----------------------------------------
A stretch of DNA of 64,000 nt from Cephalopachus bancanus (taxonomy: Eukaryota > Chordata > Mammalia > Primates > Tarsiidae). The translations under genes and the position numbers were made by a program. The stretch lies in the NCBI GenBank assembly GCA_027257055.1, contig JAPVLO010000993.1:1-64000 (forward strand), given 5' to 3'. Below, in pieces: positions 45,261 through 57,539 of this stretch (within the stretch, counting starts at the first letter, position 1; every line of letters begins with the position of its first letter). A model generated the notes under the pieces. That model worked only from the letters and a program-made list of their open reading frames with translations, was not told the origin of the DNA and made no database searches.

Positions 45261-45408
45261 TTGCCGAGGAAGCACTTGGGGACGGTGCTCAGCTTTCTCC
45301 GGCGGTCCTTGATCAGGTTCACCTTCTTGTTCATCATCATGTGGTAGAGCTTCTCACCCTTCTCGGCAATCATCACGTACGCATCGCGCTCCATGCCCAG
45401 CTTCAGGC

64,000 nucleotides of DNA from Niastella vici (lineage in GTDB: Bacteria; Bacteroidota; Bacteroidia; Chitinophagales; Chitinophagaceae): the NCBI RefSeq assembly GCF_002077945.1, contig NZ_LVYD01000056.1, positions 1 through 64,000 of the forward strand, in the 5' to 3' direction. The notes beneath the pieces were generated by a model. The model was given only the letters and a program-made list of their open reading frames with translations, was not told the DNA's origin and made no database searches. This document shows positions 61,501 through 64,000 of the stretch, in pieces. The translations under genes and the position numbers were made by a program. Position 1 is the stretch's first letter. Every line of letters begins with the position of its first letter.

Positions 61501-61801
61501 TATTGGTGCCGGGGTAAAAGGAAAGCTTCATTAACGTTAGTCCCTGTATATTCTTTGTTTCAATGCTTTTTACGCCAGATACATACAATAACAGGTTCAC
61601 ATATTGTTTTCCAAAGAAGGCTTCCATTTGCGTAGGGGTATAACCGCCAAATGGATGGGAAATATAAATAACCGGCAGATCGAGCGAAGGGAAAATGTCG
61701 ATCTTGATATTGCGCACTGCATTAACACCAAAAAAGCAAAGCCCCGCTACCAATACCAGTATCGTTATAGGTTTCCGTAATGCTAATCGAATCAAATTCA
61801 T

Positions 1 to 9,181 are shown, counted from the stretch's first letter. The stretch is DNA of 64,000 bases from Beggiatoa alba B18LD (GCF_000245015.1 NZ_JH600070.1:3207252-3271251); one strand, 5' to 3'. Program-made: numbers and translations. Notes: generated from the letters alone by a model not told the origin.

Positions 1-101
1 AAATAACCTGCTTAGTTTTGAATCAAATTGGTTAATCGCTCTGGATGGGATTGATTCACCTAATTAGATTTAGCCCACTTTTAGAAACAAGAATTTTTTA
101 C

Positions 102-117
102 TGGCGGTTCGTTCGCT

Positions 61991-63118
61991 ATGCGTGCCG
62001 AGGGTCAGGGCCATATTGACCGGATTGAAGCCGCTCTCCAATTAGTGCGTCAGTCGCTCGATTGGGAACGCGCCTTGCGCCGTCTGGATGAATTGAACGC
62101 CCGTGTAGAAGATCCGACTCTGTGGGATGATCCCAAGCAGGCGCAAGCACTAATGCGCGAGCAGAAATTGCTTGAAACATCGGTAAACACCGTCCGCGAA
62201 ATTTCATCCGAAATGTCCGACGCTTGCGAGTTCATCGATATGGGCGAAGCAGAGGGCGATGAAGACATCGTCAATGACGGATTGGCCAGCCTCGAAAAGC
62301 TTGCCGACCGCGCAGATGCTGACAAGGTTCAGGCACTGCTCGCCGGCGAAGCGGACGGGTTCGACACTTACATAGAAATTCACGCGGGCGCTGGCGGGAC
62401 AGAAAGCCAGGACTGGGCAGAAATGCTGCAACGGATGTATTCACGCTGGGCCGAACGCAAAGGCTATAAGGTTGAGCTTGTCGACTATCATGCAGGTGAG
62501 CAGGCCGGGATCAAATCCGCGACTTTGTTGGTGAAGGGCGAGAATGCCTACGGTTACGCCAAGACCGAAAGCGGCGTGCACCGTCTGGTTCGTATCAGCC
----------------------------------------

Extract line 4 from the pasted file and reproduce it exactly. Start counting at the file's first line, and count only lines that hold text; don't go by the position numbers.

45301 GGCGGTCCTTGATCAGGTTCACCTTCTTGTTCATCATCATGTGGTAGAGCTTCTCACCCTTCTCGGCAATCATCACGTACGCATCGCGCTCCATGCCCAG